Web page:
Guest column from the AARP Montana Executive Council
Did you know that Montana is one of only twelve states that still taxes Social Security income?
Social Security provides a foundation of income security for over 172,000 Montana retirees. Yet, Montana continues to burden our middle-class retirees with taxation of their hard-earned Social Security benefits. If an individual Montana senior makes between $25,000 and $34,000 in Social Security income, half of that income may be taxable under Montana law. If a senior makes over $34,000, 85% of that Social Security income may be taxable.
With inflation at a 40-year high and prescription drug prices increasing at an unprecedented rate with no end in sight, older Montanans who live on fixed incomes are feeling the financial pinch like never before.
Retired Montanans pay their fair share of taxes, including property taxes and taxes on other forms of retirement income like pensions and 401ks. They have long contributed to making Montana’s economy strong and continue to do so.
For every $1 of Social Security benefits received in Montana, it generates $1.83 of economic output. Spending related to Social Security by beneficiaries, businesses, and workers on goods and services generates $4.5 billion in economic output for Montana.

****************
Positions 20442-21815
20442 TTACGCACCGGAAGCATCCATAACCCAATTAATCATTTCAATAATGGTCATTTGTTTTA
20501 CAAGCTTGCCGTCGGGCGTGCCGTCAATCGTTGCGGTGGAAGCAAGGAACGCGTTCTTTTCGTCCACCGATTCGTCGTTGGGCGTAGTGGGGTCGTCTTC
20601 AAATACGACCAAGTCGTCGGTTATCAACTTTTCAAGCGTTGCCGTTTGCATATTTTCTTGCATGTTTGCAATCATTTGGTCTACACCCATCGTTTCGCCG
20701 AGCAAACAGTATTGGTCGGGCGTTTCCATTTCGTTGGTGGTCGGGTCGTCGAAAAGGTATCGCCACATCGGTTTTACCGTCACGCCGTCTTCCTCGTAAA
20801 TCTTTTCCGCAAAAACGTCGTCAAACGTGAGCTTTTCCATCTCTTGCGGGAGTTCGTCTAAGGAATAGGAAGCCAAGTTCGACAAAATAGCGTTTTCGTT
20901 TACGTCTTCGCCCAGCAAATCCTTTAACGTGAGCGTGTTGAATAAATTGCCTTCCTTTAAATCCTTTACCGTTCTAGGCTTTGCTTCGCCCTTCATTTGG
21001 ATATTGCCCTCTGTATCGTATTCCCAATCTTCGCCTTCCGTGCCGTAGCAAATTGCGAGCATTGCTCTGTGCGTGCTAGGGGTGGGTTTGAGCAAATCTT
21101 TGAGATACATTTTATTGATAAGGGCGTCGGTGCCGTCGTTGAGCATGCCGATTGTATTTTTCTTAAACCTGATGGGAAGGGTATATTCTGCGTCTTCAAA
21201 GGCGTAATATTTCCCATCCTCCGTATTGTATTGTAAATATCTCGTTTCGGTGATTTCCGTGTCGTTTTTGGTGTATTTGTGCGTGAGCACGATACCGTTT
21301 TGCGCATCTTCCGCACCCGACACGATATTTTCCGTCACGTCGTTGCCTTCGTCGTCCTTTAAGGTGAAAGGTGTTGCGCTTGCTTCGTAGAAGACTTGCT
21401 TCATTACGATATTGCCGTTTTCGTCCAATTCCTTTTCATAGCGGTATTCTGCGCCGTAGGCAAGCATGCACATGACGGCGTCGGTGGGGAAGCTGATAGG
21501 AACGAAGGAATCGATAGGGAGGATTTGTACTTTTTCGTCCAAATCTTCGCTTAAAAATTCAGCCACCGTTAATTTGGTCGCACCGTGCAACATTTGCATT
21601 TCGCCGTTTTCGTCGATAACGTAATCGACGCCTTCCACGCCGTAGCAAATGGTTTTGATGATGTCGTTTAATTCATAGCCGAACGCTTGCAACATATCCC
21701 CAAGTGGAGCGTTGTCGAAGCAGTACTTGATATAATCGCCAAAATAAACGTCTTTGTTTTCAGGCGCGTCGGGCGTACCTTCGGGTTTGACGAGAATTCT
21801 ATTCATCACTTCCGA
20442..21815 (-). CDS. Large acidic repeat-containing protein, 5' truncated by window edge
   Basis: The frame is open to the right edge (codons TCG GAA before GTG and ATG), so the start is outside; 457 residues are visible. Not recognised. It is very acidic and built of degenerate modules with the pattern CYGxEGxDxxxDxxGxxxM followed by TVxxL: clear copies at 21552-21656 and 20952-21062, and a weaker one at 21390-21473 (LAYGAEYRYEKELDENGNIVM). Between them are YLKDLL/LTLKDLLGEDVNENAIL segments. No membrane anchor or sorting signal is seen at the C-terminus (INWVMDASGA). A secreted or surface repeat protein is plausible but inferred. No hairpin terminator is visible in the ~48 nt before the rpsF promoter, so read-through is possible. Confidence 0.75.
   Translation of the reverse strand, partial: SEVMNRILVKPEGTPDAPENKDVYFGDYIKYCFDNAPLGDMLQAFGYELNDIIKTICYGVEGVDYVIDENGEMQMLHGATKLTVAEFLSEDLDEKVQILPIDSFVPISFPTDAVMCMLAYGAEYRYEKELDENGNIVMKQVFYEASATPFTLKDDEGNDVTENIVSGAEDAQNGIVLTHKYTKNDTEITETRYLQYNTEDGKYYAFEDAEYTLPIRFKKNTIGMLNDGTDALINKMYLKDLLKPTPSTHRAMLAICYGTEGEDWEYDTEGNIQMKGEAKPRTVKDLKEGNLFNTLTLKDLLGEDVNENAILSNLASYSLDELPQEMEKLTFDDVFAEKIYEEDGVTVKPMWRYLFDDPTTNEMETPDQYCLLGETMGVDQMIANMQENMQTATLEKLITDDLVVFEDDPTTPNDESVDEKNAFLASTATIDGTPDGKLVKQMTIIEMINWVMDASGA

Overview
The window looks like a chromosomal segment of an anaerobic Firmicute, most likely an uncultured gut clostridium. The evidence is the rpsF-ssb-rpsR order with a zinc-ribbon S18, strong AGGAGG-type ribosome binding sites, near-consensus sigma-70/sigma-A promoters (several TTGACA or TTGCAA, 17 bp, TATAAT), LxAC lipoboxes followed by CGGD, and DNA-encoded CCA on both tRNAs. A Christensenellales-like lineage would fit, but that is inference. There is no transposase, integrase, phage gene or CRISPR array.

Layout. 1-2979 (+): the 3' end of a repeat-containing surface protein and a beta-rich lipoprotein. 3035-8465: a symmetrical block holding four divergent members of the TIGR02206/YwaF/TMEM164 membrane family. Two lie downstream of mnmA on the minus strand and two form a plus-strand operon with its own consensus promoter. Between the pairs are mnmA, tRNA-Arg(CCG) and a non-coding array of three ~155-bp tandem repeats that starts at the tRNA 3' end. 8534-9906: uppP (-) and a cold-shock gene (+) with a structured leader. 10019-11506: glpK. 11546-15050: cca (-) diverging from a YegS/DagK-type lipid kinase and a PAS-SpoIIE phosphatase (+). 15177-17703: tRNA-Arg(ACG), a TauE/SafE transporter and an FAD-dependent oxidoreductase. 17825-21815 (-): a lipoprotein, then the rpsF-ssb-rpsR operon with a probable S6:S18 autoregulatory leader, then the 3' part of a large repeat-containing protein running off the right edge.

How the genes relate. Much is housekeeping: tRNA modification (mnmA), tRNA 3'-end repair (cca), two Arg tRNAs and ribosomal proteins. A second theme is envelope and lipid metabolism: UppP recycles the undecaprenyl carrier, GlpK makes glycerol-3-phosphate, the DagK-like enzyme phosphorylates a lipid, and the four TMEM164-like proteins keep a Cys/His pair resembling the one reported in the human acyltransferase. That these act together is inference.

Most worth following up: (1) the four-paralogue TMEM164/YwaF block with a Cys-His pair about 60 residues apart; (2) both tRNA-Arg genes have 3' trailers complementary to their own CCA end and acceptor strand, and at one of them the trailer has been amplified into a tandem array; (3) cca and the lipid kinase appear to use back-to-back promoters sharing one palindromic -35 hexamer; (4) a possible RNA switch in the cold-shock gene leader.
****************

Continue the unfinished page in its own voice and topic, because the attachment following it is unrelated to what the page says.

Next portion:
Within the last two years, Nebraska, North Dakota, Utah, and New Mexico have either eliminated or reduced the amount of Social Security benefits that can be taxed. It’s time for Montana to step up as well by eliminating or reducing the taxation of these hard-earned benefits.
As work begins to ramp up to the 2023 legislative session, AARP encourages Montana lawmakers to thoughtfully develop reform proposals that best help Montana’s middle-income retirees keep more of their hard-earned Social Security income while ensuring that our state has the revenue needed to preserve essential services for older Montanans and their families.
Social Security tax relief is a matter of fairness for middle-income retirees, and it is an investment in the financial security of Montanans for years to come. We believe that Montana’s elected officials should not delay any longer. It’s time to help our seniors and their families by eliminating or reducing the Social Security state income tax.
Submitted by The AARP Montana Executive Council
Alex Ward, AARP Montana State President – Billings
Sandy Bailey – Pony
Marilyn Hamer – Black Eagle
Bea Ann Melichar - Billings
Rich Nason – Helena
Loraine Wodnik – Helena
This story is provided by AARP Montana. Visit the AARP Montana page for more news, events, and programs affecting retirement, health care, and more.
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